by Michael Werneburg
I'm working on a project in which the data set is so sensitive that backups to long-term media – or outside the production network segment – aren't permitted. The data's also supposed to be short-lived, and encrypted when not in use. Encryption, says the auditors, can't be done with a key residing on the server. All that said, we need to be able to recall data on an ad-hoc basis.
So I hand-rolled some backups, like it was the 90's. GPG to the rescue! As soon as the data is through the gate, I grab the files and encrypt them with a public key generated under a system account, on a separate server. I then dump the GPG'd files in a specific location, delete the unencrypted source files, and wait for an automated job on the second server to log in, pick up the encrypted files, and clean up the interim location on the production server.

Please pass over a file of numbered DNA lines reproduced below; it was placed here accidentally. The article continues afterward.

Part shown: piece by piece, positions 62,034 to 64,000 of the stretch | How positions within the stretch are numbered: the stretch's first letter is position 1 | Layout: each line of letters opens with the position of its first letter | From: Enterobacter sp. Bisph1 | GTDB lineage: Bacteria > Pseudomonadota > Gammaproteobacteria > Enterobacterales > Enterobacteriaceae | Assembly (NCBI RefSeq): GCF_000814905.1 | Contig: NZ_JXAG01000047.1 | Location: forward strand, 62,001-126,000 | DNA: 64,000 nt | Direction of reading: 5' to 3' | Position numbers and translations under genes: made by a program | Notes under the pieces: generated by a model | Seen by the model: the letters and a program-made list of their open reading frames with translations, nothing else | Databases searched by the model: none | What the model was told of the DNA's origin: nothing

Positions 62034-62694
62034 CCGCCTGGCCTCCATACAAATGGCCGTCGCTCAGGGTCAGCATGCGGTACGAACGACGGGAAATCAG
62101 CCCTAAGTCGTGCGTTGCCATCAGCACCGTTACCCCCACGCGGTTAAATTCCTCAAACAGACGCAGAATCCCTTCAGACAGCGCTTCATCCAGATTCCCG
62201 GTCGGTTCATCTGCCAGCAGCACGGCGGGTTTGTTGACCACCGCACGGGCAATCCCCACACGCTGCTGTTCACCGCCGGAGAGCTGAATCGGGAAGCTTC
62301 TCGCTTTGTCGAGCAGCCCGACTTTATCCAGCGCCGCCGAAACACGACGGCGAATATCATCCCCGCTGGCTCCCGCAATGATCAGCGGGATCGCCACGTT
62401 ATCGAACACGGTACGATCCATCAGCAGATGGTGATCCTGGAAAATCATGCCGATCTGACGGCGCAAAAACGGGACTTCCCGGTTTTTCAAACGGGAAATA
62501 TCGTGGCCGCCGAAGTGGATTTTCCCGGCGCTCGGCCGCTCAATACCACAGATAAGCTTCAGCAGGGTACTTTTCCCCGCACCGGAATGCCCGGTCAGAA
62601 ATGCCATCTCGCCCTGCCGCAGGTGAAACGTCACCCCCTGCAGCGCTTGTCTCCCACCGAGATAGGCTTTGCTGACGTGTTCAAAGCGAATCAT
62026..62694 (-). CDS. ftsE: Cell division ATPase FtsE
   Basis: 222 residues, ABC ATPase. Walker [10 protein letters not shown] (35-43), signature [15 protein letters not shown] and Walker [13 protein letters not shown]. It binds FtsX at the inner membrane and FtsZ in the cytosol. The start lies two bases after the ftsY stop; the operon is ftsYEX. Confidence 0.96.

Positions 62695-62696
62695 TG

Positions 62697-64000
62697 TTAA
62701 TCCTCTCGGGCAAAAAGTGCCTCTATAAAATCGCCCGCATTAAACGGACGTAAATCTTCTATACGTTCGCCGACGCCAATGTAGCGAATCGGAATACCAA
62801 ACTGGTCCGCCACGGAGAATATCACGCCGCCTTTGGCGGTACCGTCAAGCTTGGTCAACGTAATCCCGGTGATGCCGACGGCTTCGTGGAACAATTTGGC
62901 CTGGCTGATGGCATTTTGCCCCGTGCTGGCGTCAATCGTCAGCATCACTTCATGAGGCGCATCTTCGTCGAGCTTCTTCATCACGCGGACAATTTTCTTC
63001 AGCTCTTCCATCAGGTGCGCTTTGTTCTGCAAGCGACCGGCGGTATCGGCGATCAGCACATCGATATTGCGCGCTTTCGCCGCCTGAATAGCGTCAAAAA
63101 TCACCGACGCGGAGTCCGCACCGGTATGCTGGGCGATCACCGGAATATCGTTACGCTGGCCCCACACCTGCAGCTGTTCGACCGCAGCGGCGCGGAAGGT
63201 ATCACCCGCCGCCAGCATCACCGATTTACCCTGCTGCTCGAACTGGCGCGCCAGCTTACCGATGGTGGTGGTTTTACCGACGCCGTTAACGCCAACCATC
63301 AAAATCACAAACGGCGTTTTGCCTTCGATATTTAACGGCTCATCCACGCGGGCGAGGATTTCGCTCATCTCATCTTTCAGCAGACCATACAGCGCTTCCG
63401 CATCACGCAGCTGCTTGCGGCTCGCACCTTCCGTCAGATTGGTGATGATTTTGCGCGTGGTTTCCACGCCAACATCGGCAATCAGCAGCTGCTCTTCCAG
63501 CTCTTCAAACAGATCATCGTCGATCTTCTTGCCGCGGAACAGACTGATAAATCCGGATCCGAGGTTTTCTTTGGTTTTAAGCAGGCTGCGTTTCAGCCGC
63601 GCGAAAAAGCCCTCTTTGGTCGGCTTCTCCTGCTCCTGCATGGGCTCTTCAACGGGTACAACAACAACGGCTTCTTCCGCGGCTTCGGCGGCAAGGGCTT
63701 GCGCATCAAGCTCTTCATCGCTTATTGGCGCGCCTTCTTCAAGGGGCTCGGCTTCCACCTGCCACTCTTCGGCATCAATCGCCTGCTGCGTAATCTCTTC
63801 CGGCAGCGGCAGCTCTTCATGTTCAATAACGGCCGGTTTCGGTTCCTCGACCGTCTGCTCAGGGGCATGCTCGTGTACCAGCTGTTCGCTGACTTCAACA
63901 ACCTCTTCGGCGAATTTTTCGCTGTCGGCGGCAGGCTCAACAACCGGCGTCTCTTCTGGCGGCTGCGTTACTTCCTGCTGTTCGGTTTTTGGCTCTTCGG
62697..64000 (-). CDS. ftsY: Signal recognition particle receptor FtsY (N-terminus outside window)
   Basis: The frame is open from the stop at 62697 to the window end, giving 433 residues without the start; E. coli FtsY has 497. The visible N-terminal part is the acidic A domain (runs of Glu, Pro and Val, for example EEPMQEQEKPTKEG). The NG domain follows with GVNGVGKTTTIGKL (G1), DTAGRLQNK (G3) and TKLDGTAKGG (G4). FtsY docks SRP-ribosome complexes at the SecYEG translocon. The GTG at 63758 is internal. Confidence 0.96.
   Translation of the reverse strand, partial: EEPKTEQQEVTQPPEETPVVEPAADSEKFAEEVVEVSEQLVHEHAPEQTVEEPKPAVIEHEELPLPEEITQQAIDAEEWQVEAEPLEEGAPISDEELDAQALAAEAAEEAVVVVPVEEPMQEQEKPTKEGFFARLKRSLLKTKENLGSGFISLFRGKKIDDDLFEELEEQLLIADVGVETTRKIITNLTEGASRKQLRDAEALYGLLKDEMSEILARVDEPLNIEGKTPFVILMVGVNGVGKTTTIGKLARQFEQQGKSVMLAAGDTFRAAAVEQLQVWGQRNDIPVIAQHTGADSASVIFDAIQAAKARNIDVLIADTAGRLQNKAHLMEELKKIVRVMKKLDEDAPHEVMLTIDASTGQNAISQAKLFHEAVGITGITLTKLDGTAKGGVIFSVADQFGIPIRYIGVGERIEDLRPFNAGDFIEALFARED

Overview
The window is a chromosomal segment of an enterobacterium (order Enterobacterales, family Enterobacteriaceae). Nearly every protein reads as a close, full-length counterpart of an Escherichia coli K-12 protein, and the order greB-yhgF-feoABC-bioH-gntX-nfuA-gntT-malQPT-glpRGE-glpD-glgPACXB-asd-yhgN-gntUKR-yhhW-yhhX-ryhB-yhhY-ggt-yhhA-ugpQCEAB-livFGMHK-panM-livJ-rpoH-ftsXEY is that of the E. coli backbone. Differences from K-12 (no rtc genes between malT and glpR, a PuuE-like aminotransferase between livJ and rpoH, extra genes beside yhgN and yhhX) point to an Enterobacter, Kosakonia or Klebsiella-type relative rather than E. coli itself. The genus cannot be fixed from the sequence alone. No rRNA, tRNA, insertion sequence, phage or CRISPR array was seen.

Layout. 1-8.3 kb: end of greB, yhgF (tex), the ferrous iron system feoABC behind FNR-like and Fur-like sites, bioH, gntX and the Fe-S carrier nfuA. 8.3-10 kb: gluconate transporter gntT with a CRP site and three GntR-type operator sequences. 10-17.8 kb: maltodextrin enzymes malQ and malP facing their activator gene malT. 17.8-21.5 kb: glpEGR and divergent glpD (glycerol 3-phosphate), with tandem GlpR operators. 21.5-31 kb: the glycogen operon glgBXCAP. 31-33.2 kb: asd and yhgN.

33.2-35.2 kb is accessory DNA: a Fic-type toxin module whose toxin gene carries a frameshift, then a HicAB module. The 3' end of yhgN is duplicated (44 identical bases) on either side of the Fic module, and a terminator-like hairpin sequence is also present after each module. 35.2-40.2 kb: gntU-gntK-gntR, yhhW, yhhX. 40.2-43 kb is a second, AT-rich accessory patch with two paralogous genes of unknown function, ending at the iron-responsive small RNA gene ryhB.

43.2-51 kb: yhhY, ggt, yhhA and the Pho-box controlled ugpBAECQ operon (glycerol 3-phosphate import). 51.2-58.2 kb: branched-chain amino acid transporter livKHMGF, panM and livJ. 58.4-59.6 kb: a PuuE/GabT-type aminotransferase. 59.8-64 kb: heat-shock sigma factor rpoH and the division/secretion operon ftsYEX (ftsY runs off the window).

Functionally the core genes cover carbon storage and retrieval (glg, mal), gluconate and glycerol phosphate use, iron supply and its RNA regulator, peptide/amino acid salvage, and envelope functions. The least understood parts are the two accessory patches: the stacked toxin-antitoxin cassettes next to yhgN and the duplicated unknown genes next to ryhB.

Within a day, the copies retained on the second server are discarded as well.
In the normal course of production, we've had to go back to the backup server to restore files on a number of occasions. Everything seems to be working.